The Cars That Money Can’t Buy – General Motors Firebird I

Sun 14th Oct 2018

Sometimes your wallet won’t stretch to purchasing your dream motor. But don’t worry too much, there are some cars that even the biggest bank balances can’t buy, the dream cars that will forever remain a dream. These are the concept cars that never go into production.

General Motors Firebird I
Many of the concept cars in this series have a leaning towards the space-age, but surely on the Firebird I can truly say that it looks more destined for the moon than any other.

Designed by General Motors as a feasibility study to test gas turbines in cars, the Firebird I was one of four cars designed by the company during the 1950s which were demonstrated at the Motorama autoshows.

The first prototype was unveiled in 1953, and it looked like a missile with four wheels tapped into the side of it. A single-seat cockpit came with a bubble-top canopy, and the rocket-style frame was made entirely out of fibreglass.

Designed by Emmett Conklin, test supervisor for the Firebird programme, Conklin was originally the only man allowed to drive the Firebird I, and though the vehicle had a fanciful top speed of 200mph, the driver never got to take it up to full throttle for fear it would explode. Racing driver Mauri Rose was another who attempted the the top speed, taking the Firebird I to the famous Indianapolis Speedway, but he too never achieved the 200mph mark.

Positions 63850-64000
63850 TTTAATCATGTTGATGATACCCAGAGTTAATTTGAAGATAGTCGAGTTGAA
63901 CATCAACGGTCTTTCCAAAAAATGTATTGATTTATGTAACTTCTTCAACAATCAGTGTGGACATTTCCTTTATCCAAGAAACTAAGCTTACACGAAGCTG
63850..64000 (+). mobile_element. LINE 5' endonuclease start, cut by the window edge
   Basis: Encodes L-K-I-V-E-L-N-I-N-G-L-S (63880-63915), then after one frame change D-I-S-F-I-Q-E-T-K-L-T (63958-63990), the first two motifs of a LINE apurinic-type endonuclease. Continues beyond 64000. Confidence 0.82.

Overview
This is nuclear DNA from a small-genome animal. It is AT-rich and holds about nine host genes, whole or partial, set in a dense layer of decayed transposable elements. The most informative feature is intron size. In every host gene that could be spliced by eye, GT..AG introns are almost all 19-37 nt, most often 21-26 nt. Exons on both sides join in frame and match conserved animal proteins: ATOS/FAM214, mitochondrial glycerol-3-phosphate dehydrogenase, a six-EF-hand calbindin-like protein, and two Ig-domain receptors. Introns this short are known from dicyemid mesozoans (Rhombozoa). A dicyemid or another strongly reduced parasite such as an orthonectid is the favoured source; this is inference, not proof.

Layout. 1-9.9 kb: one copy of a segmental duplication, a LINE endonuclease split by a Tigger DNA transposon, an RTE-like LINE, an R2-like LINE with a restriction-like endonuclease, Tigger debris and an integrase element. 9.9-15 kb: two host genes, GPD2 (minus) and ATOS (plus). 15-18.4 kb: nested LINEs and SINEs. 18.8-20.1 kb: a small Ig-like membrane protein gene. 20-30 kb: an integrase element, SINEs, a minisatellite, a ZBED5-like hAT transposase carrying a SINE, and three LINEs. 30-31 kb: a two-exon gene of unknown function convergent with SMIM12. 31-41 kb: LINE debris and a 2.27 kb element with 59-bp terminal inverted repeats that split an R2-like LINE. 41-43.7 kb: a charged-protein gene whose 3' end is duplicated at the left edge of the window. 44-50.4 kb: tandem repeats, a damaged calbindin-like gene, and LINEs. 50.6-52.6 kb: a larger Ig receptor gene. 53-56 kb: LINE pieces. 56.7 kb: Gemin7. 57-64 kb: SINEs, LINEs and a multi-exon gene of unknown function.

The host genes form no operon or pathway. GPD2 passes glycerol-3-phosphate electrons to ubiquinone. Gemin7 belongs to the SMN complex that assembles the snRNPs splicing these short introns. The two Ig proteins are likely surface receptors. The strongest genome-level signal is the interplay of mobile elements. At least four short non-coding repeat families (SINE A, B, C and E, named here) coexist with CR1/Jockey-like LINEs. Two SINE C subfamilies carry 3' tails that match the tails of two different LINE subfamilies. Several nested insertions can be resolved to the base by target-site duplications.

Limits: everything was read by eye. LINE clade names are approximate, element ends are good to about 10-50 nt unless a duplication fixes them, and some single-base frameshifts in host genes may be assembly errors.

The problem that the Firebird I had was that it only ever had two speed settings, ‘fast and faster’ as Conklin quipped, but once the rocket-car started to get into second gear, the tires began to lose grip leaving the driver fearing for his life.

As far as experiments go, the Firebird programme was never intended as a test to see how fast a vehicle could go, it was merely to test whether a car could run on gas turbine power.

The first of its kind, GM spent the remainder of the 1950s further proving the theory and demonstrating that they were a motor company ahead of the curve in terms of technology.

The cutting edge design raised eyebrows and may have been better pointing towards the stars, rather than the road, but it certainly gripped a nation with its promise of a jet-propelled future for cars.